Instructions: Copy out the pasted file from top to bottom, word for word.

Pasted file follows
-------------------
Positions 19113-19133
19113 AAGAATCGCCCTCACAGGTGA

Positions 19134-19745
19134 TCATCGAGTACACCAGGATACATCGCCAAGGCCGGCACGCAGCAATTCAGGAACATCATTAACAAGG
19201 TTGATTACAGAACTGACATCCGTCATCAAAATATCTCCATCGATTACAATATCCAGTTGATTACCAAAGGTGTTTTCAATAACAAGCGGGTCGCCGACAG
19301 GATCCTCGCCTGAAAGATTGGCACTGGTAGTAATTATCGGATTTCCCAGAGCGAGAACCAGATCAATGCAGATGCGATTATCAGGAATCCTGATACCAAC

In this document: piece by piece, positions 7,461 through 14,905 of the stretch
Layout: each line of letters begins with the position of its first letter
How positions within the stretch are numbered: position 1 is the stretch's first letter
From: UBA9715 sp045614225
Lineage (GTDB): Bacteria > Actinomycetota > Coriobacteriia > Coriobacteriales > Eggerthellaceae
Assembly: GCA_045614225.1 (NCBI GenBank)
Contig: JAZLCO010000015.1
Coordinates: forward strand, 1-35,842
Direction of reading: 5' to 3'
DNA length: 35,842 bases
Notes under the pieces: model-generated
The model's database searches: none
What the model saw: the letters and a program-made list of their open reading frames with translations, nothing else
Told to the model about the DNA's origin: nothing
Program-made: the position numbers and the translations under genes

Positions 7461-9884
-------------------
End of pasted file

Positions 19113-19133
19113 AAGAATCGCCCTCACAGGTGA

Positions 19134-19745
19134 TCATCGAGTACACCAGGATACATCGCCAAGGCCGGCACGCAGCAATTCAGGAACATCATTAACAAGG
19201 TTGATTACAGAACTGACATCCGTCATCAAAATATCTCCATCGATTACAATATCCAGTTGATTACCAAAGGTGTTTTCAATAACAAGCGGGTCGCCGACAG
19301 GATCCTCGCCTGAAAGATTGGCACTGGTAGTAATTATCGGATTTCCCAGAGCGAGAACCAGATCAATGCAGATGCGATTATCAGGAATCCTGATACCAAC

In this document: piece by piece, positions 7,461 through 14,905 of the stretch
Layout: each line of letters begins with the position of its first letter
How positions within the stretch are numbered: position 1 is the stretch's first letter
From: UBA9715 sp045614225
Lineage (GTDB): Bacteria > Actinomycetota > Coriobacteriia > Coriobacteriales > Eggerthellaceae
Assembly: GCA_045614225.1 (NCBI GenBank)
Contig: JAZLCO010000015.1
Coordinates: forward strand, 1-35,842
Direction of reading: 5' to 3'
DNA length: 35,842 bases
Notes under the pieces: model-generated
The model's database searches: none
What the model saw: the letters and a program-made list of their open reading frames with translations, nothing else
Told to the model about the DNA's origin: nothing
Program-made: the position numbers and the translations under genes

Positions 7461-9884